Nov 18, 2022

Physicists Study How Universes Might Bubble Up and Collide

Posted by in categories: cosmology, quantum physics

Circa 2021 face_with_colon_three

In the cosmological context, space can get similarly stuck in a false vacuum state. A speck of false vacuum will occasionally relax into true vacuum (likely through a random quantum event), and this true vacuum will balloon outward as a swelling bubble, feasting on the false vacuum’s excess energy, in a process called false vacuum decay. It’s this process that may have started our cosmos with a bang. “A vacuum bubble could have been the first event in the history of our universe,” said Hiranya Peiris, a cosmologist at University College London.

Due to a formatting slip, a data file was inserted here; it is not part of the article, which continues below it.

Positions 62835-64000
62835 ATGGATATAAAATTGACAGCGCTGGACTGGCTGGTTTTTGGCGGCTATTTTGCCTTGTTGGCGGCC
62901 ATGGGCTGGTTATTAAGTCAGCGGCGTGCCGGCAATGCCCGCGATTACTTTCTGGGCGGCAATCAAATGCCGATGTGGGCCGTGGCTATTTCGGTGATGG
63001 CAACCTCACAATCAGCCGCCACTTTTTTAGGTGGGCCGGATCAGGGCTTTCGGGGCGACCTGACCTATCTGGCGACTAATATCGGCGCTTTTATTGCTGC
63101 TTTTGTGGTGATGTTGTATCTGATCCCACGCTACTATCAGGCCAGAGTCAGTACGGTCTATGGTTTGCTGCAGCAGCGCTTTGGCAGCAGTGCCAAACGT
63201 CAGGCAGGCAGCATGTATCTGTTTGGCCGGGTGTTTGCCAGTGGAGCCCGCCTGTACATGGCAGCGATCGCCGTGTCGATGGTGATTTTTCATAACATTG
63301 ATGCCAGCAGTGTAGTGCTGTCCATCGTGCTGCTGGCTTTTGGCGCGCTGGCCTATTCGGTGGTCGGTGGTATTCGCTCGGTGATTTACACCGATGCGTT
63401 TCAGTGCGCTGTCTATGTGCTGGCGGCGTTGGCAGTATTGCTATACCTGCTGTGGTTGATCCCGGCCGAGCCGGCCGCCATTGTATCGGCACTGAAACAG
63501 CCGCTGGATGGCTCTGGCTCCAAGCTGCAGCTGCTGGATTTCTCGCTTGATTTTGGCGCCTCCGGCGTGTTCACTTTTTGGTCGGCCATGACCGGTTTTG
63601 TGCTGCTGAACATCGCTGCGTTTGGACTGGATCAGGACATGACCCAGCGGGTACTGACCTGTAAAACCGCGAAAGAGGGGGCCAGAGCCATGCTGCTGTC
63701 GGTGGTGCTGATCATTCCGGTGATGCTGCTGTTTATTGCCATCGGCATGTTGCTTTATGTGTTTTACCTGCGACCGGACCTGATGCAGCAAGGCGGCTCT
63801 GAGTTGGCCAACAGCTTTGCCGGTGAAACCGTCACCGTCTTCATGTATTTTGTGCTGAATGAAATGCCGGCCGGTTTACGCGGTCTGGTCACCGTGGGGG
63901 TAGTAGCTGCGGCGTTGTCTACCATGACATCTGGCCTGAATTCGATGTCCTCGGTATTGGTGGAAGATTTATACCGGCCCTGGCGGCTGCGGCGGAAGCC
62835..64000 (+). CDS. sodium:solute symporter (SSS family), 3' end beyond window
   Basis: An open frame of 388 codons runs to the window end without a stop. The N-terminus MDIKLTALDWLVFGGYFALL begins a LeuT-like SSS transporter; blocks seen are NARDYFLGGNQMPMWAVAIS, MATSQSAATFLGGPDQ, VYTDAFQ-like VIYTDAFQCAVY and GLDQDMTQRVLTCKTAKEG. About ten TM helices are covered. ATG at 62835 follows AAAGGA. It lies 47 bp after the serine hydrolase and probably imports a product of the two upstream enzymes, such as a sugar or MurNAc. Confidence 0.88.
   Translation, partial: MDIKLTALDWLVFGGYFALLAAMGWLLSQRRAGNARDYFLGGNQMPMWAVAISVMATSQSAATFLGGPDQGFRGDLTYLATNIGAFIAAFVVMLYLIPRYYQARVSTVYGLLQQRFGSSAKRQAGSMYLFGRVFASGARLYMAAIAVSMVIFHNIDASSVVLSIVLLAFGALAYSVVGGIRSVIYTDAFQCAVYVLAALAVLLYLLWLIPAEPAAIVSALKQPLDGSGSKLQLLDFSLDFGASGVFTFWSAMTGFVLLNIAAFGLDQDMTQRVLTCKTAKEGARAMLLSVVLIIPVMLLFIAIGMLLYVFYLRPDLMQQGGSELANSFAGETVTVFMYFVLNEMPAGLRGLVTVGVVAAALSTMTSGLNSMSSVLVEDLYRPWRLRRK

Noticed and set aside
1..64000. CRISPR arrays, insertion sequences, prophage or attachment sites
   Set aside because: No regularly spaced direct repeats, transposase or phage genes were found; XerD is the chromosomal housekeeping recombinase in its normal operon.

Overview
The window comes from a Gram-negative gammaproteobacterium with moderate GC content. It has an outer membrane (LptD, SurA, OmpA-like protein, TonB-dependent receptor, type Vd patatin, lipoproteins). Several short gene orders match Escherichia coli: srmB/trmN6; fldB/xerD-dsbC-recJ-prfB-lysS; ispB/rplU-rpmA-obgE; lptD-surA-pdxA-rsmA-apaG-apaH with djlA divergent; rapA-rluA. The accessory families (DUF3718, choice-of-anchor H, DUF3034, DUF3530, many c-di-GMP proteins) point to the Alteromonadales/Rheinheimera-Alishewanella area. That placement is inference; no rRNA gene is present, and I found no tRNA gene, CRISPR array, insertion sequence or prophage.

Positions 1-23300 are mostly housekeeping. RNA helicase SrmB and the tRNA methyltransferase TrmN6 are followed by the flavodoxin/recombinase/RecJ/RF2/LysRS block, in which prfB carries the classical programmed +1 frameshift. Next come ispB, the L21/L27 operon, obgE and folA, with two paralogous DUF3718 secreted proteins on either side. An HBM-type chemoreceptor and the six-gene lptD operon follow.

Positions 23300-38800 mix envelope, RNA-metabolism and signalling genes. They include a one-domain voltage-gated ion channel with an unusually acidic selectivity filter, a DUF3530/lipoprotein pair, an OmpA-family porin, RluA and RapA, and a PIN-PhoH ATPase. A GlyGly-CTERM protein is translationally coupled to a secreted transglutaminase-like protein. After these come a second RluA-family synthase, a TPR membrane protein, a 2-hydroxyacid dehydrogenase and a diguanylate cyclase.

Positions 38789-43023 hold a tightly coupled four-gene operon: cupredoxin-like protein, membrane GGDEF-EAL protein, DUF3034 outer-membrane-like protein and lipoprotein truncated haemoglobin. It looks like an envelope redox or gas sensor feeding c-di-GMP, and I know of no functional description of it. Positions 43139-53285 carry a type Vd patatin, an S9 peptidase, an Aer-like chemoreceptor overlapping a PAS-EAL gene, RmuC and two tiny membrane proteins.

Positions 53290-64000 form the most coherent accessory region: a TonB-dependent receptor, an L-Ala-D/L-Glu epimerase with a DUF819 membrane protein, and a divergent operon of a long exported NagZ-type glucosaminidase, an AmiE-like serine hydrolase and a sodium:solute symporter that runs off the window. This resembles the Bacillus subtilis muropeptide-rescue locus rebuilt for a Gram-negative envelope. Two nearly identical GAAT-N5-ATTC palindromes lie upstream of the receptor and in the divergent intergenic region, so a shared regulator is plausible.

But physicists struggle mightily to predict how vacuum bubbles behave. A bubble’s future depends on countless minute details that add up. Bubbles also change rapidly — their walls approach the speed of light as they fly outward — and feature quantum mechanical randomness and waviness. Different assumptions about these processes give conflicting predictions, with no way to tell which ones might resemble reality. It’s as though “you’ve taken a lot of things that are just very hard for physicists to deal with and mushed them all together and said, ‘Go ahead and figure out what’s going on,’” Braden said.

Since they can’t prod actual vacuum bubbles in the multiverse, physicists have sought digital and physical analogs of them.

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